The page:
Brittlebush

Botanical Name : Encelia farinose
Family: Asteraceae
Genus: Encelia
Species: E. farinosa
Kingdom: Plantae
Order: Asterales

Common Name :Brittlebush

Other Names : “incienso,” and “hierba del vaso” (Spanish) and “cotx” (Seri). The Spanish name is because dried sap was burned by in early Spanish Missions in the New World as incense.

Habitat : Brittlebush, is a common desert shrub of northwestern Mexico through California and the southwestern United States. Its common name comes from the brittleness of its stems.

Encelia farinosa can be found in a variety of habitats from dry gravelly slopes to open sandy washes up to 1000 m. It does well in cultivation and recently has spread dramatically in areas not natural to its distribution in large part because Caltrans has begun to use it in hydroseeding.

Description:
Encelia farinosa grows to 1 m-3 ft tall, with fragrant leaves 3–8 cm long, ovate to deltoid, and silvery tomentose. The capitula are 3-3.5 cm diameter, with orange-yellow ray florets and yellow or purple-brown disc florets. They are arranged in loose panicles above the leafy stems fruit 3–6 mm and there is no pappus.

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3-Acetyl-6-methoxybenzaldehyde is a chemical compound found in the leaves of E. farinosa.

Varieties
*Encelia farinosa var. farinosa Gray ex Torr.
*Encelia farinosa var. phenicodonta (Blake) I.M. Johnston
dark-eyed brittlebush

*Encelia farinosa var. radians Brandeg. ex Blake

Medicinal Uses:
The dried herb is chewed, or the tea used, as a mouthwash to alleviate toothache, sore gums or a sore mouth.  The powdered herb is mixed with water for a hot poultice, and the tea taken for acute arthritis episodes.  The bright yellow resin is burned for an aromatic incense and chewed as an expectorant.  A simple tea of leaves for mouthwash and gargle.  Powdered leaves for poultice.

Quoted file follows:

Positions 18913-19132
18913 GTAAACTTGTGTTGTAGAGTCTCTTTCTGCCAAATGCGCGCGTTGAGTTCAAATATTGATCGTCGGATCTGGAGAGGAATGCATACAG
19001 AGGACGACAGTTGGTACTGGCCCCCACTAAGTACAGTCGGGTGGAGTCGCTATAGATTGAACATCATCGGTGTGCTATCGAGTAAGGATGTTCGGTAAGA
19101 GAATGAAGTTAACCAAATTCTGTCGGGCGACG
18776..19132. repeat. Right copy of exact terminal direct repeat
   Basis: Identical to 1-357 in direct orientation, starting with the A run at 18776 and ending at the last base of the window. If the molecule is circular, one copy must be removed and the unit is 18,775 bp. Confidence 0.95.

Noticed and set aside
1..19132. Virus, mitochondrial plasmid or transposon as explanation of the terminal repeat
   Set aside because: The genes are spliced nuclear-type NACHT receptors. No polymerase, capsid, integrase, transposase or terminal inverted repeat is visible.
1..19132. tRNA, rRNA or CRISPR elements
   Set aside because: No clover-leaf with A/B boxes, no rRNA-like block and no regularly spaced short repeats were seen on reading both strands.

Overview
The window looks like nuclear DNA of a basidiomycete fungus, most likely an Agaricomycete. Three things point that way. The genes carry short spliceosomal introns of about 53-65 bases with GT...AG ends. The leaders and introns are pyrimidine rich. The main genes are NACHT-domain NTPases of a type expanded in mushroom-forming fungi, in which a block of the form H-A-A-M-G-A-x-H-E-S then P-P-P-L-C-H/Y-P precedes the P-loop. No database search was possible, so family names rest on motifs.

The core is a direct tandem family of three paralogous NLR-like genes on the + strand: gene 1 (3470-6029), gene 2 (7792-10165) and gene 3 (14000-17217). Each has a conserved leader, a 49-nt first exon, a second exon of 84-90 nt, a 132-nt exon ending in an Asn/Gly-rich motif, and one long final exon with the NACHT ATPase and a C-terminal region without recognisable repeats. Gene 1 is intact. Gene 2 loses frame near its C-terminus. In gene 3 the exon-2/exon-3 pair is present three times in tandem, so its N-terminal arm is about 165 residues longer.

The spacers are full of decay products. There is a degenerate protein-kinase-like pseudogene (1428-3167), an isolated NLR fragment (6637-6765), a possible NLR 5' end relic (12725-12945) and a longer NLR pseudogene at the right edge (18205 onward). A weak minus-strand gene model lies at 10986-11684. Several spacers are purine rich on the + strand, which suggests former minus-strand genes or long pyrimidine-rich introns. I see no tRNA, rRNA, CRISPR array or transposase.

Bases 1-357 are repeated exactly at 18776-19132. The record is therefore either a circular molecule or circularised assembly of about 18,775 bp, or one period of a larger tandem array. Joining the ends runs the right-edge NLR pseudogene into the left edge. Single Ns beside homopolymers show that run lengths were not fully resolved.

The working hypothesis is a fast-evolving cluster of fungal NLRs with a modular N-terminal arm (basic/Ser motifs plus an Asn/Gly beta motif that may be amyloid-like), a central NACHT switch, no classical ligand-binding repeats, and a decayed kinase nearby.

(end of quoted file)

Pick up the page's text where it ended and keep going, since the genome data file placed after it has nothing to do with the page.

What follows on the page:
Other Uses:
Brittlebush has a long history of uses by indigenous and pioneer peoples.

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*Glue: The resin collected from the base of the plant is often yellowish to brown in color. This resin can be heated and used as a glue. The O’odham and Seri use it for hafting, to hold points on arrows and harpoons.

*Sealer: A different sort of resin is collected from the upper stems, is is more gummy and generally a clear yellow. The Seri use this to seal pottery vessels.

*Gum: The Sells area Tohono O’odham children use upper stem resin as a passable chewing gum.
Incense: The early Spanish friars learned that this resin made a highly fragrant incense, akin to frankenscense in odor.

*Toothbrush: Oldtime cowboys used brittlebush stem as a fine toothbrush. Simply select a largish branch and peal off the bitter bark, no need for toothpaste.

Disclaimer:
The information presented herein is intended for educational purposes only. Individual results may vary, and before using any supplements, it is always advisable to consult with your own health care provider.

Resources;
http://en.wikipedia.org/wiki/Encelia_farinosa
http://www.herbnet.com/Herb%20Uses_AB.htm

 

 

 

 

 

 

 

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